Click to read the rest at Berkshire on Stage.

“John Ball’s In the Heat of the Night” Comes to Sand Lake Center for the Arts [Berkshire on Stage]

October 5th, 2017, 3:00 pm by Sara

Chief Gillespie needs the help of travelling Detective Virgil Tibbs to solve a murder that has brought the town of Argo, Alabama to a boiling point. (l-r: Chris Foster as Chief Gillespie and Aileem Penn as Mister Tibbs). Photo by Adam Wilson-Hwang.

At 8pm on Friday (October 6), the Sand Lake Center for the Arts in Averill Park will present the regional premiere of John Ball’s In the Heat of the Night, adapted by Matt Pelfrey from John Ball’s novel, as the opening production in the Circle Theatre Players 2017-18 subscription season. The play will run for two weekends until Sunday, October 15 and is directed by Patrick White in his SLCA debut. Tickets are $18; youth under age 18 $10.

John Ball’s In the Heat of the Night is adapted from the classic crime novel of 1965 which won Schenectady native John Ball an Edgar Award from the Mystery Writers of America for Best First Novel. Ball was also awarded a slice of immortality with this novel, which introduced the character of Virgil Tibbs (Aileem Penn), a black California police detective passing through the small town during the time of intense bigotry and the civil rights movement. He is the most hated man on sight by the color of his skin but proves himself indispensable to the investigation of a murder and reveals himself to be the town’s salvation.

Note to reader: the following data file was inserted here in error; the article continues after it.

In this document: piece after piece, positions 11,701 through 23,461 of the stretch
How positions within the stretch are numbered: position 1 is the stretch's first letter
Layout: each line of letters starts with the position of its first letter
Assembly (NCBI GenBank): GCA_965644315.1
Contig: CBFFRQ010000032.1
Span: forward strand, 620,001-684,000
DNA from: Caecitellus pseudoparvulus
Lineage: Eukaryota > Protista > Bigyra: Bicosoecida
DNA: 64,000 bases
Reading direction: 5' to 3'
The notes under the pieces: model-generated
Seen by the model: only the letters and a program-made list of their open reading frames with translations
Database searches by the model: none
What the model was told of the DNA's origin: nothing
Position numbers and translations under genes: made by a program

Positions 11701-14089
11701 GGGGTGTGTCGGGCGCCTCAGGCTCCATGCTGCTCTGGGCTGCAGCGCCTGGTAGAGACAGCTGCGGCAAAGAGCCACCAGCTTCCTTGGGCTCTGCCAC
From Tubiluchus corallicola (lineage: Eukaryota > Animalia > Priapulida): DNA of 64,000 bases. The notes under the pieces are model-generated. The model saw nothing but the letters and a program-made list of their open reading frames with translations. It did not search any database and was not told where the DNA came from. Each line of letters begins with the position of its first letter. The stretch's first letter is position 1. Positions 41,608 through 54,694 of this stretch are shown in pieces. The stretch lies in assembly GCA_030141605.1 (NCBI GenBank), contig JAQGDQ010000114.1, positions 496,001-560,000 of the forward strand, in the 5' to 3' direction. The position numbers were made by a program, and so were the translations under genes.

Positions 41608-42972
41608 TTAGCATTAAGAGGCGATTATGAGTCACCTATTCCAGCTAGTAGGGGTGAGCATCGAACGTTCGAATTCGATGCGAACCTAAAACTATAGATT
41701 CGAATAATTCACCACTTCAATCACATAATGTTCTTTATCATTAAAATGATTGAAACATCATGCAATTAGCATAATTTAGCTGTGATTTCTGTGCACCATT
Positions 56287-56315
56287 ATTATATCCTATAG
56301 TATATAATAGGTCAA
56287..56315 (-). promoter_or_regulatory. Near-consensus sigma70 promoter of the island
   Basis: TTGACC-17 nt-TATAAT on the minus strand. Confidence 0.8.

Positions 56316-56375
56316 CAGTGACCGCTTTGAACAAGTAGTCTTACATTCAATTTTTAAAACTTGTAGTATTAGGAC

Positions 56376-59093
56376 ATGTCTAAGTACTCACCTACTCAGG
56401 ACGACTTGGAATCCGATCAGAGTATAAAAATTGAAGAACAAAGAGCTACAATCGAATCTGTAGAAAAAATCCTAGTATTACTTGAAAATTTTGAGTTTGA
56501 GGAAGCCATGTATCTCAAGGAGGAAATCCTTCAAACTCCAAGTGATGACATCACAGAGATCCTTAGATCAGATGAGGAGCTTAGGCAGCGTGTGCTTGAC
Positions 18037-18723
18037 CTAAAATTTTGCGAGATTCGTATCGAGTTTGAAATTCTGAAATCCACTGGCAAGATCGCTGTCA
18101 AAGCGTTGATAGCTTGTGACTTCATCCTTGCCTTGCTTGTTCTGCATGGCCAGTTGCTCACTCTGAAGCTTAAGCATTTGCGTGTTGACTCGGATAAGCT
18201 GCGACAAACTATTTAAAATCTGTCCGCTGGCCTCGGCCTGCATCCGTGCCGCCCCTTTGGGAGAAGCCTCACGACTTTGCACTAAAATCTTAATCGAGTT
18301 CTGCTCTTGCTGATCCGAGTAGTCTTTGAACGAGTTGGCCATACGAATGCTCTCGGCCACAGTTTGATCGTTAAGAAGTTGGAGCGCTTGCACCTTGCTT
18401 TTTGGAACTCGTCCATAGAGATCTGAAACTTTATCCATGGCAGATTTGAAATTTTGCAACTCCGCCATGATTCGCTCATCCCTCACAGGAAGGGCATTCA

Click to read the rest at Berkshire on Stage

THEATER REVIEW: “Lost Lake” at the Unicorn Theatre [Berkshire on Stage]

October 4th, 2017, 2:00 pm by Sara
Lynnette R. Freeman and Quentin Mare. Photo: Emma K. Rothenberg-Ware.

Lynnette R. Freeman and Quentin Mare. Photo: Emma K. Rothenberg-Ware

Review by Macey Levin

Two lonely people adrift in private worlds filled with conflict and confusion proceed to build an improbable friendship. Their story unfolds in David Auburn’s sweet and affecting play Lost Lake, beautifully directed by Daisy Walker at Berkshire Theatre Group’s Unicorn Theatre in Stockbridge.

Veronica (Lynnette R. Freeman) a Manhattan nurse practitioner, rents a ramshackle cottage on an upstate New York lake for a week’s summer vacation for her two young children from Hogan (Quentin Mare), a self-proclaimed handyman who isn’t very handy. She is strong and direct, while he prevaricates and offers promises that will not be fulfilled.

Visiting in the spring to look over the cottage, she discovers it needs cleaning, has to have the water burner fixed, the land-line telephone turned on, an extra bed, the dock in the lake must be repaired and a loose shutter has to be secured. Having been his home for the last year, Hogan promises his clothes and personal possessions will be gone when Veronica and the kids arrive. After some haggling about financial details, she gives him a deposit based on his guarantees. When she arrives in mid-August nothing has been done.

Click to read the rest at Berkshire on Stage.

THEATER REVIEW: “Broadway Bound” @ Oldcastle [Berkshire on Stage]

October 3rd, 2017, 2:00 pm by Sara
Anthony J. Ingargiola and Sarah Corey. Photo: Erika Floriani

Anthony J. Ingargiola and Sarah Corey. Photo: Erika Floriani

Review by Gail M. Burns